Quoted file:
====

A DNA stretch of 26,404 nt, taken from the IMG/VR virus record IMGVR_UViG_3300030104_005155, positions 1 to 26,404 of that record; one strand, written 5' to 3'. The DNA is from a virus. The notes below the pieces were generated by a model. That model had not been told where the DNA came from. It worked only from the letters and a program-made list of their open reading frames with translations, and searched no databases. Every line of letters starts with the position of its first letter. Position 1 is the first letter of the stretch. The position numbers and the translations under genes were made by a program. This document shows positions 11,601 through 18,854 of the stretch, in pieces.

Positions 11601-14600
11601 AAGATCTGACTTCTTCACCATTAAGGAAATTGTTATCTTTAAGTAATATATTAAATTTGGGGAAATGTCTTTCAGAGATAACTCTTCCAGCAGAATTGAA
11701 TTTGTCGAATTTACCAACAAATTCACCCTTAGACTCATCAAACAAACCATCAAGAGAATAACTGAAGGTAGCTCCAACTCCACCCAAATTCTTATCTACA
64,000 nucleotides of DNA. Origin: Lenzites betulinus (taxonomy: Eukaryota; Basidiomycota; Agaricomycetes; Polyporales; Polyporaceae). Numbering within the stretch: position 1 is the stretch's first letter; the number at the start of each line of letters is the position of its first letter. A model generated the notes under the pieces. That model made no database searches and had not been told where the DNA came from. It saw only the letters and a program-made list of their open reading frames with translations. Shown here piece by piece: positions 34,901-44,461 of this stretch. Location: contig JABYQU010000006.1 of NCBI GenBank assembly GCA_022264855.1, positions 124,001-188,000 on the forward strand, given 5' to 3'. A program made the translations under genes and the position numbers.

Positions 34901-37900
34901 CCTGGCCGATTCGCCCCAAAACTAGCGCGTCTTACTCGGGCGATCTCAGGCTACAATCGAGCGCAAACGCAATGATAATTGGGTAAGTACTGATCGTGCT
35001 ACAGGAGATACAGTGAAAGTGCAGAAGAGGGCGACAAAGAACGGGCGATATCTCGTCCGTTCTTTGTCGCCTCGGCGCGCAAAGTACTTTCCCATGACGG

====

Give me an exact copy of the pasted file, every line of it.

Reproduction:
A DNA stretch of 26,404 nt, taken from the IMG/VR virus record IMGVR_UViG_3300030104_005155, positions 1 to 26,404 of that record; one strand, written 5' to 3'. The DNA is from a virus. The notes below the pieces were generated by a model. That model had not been told where the DNA came from. It worked only from the letters and a program-made list of their open reading frames with translations, and searched no databases. Every line of letters starts with the position of its first letter. Position 1 is the first letter of the stretch. The position numbers and the translations under genes were made by a program. This document shows positions 11,601 through 18,854 of the stretch, in pieces.

Positions 11601-14600
11601 AAGATCTGACTTCTTCACCATTAAGGAAATTGTTATCTTTAAGTAATATATTAAATTTGGGGAAATGTCTTTCAGAGATAACTCTTCCAGCAGAATTGAA
11701 TTTGTCGAATTTACCAACAAATTCACCCTTAGACTCATCAAACAAACCATCAAGAGAATAACTGAAGGTAGCTCCAACTCCACCCAAATTCTTATCTACA
64,000 nucleotides of DNA. Origin: Lenzites betulinus (taxonomy: Eukaryota; Basidiomycota; Agaricomycetes; Polyporales; Polyporaceae). Numbering within the stretch: position 1 is the stretch's first letter; the number at the start of each line of letters is the position of its first letter. A model generated the notes under the pieces. That model made no database searches and had not been told where the DNA came from. It saw only the letters and a program-made list of their open reading frames with translations. Shown here piece by piece: positions 34,901-44,461 of this stretch. Location: contig JABYQU010000006.1 of NCBI GenBank assembly GCA_022264855.1, positions 124,001-188,000 on the forward strand, given 5' to 3'. A program made the translations under genes and the position numbers.

Positions 34901-37900
34901 CCTGGCCGATTCGCCCCAAAACTAGCGCGTCTTACTCGGGCGATCTCAGGCTACAATCGAGCGCAAACGCAATGATAATTGGGTAAGTACTGATCGTGCT
35001 ACAGGAGATACAGTGAAAGTGCAGAAGAGGGCGACAAAGAACGGGCGATATCTCGTCCGTTCTTTGTCGCCTCGGCGCGCAAAGTACTTTCCCATGACGG